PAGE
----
The association between self-reported exercise intensity and acute coronary syndrome in emergency department chest pain patients

Adam J. Singer, Henry C. Thode, W. Frank Peacock, Judd E. Hollander, Deborah Diercks, Robert Birkhahn, Nathan Shapiro, Ted Glynn, Richard Nowack, Basmah Safdar, Chadwick Miller, Elizabeth Lewandrowski, John Nagurney

Research output: Contribution to journalArticlepeer-review

2 Scopus citations

Abstract

Background: Regular exercise is thought to be protective against coronary artery disease. As a result, some physicians believe that the likelihood of acute coronary syndrome (ACS) in patients with acute chest pain is reduced in those who exercise regularly. We studied the association between self-reported frequency of exercising and the likelihood of ACS in patients presenting to the Emergency Department (ED) with chest pain. Methods: A multi-center prospective, descriptive, cohort study design was used in ED patients to determine whether the risk of ACS was reduced in patients who self-reported regular exercise. Results: There were 1093 patients enrolled. Median (interquartile range) age was 57 (48-67) years; 506 (45.7%) were female. ACS was diagnosed in 248 (22.7%) patients. Patients who did not exercise at least monthly were more likely to be diagnosed with ACS than those who did (129/466 [27.7%] vs. 119/627 [19.0%]; odds ratio 1.63, 95% CI 1.23-2.17). After adjusting for age, gender, body mass index, smoking, and prior history, limited exercise was still associated with ACS (adjusted odds ratio 1.52, 95% CI 1.10-2.10). There was no apparent association between frequency and intensity of exercise and risk of ACS. Conclusion: Although self-reported frequency of exercise was significantly associated with a decrease in ACS in ED patients with chest pain, it should not be used to exclude ACS in symptomatic ED patients.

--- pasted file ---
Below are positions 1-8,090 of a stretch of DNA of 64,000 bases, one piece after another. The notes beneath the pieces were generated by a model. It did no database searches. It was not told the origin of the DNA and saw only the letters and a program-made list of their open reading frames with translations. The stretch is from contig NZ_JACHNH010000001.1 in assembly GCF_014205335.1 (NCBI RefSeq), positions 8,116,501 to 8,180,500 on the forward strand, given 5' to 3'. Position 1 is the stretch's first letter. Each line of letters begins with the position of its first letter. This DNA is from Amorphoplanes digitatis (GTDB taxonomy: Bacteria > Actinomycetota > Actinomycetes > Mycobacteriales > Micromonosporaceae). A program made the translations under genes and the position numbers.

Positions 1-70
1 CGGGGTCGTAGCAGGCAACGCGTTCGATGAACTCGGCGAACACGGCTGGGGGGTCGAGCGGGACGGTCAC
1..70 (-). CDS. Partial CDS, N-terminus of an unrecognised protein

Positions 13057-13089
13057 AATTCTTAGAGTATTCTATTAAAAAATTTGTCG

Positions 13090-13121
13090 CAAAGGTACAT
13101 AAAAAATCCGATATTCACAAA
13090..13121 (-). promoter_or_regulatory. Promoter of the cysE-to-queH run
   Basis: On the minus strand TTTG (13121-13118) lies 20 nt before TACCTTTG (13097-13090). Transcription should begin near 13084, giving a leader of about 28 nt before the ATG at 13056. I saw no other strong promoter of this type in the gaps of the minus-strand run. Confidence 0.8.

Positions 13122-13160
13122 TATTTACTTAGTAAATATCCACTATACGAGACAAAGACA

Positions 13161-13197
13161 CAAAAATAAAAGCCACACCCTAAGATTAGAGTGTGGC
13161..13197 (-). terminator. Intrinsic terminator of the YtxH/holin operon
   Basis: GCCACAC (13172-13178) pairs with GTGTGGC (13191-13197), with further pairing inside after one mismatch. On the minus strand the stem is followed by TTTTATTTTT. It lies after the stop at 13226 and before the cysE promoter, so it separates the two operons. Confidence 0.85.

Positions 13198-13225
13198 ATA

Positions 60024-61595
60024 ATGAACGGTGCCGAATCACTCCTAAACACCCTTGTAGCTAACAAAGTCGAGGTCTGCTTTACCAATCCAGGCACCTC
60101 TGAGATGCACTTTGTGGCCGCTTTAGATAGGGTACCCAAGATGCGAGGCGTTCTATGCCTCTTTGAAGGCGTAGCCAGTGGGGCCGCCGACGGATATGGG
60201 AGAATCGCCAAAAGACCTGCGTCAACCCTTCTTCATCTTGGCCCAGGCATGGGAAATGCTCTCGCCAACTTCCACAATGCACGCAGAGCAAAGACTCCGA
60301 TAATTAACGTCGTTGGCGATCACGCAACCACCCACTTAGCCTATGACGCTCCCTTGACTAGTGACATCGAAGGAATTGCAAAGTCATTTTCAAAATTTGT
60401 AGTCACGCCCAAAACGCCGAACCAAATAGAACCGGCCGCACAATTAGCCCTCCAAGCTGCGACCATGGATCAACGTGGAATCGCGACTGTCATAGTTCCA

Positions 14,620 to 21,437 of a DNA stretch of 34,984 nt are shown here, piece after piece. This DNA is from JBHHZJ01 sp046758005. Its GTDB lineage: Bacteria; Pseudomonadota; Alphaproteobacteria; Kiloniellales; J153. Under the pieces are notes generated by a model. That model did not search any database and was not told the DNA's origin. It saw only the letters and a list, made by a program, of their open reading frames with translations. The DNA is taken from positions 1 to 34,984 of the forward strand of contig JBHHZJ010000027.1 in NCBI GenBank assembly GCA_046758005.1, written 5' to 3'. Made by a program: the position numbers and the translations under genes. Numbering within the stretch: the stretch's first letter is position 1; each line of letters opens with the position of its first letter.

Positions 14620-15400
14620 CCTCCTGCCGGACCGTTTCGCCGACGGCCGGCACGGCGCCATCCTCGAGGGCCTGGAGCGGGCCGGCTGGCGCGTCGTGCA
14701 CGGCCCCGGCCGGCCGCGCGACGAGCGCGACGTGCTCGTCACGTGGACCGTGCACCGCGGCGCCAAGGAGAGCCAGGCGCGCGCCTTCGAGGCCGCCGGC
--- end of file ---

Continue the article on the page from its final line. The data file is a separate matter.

Original languageEnglish (US)
Pages (from-to)17-22
Number of pages6
JournalJournal of Emergency Medicine
Volume44
Issue number1
DOIs
StatePublished - Jan 2013

Keywords

  • acute coronary syndromes
  • chest pain diagnosis
  • emergency department
  • physical exercise

ASJC Scopus subject areas

  • Emergency Medicine

Fingerprint Dive into the research topics of 'The association between self-reported exercise intensity and acute coronary syndrome in emergency department chest pain patients'. Together they form a unique fingerprint.

Cite this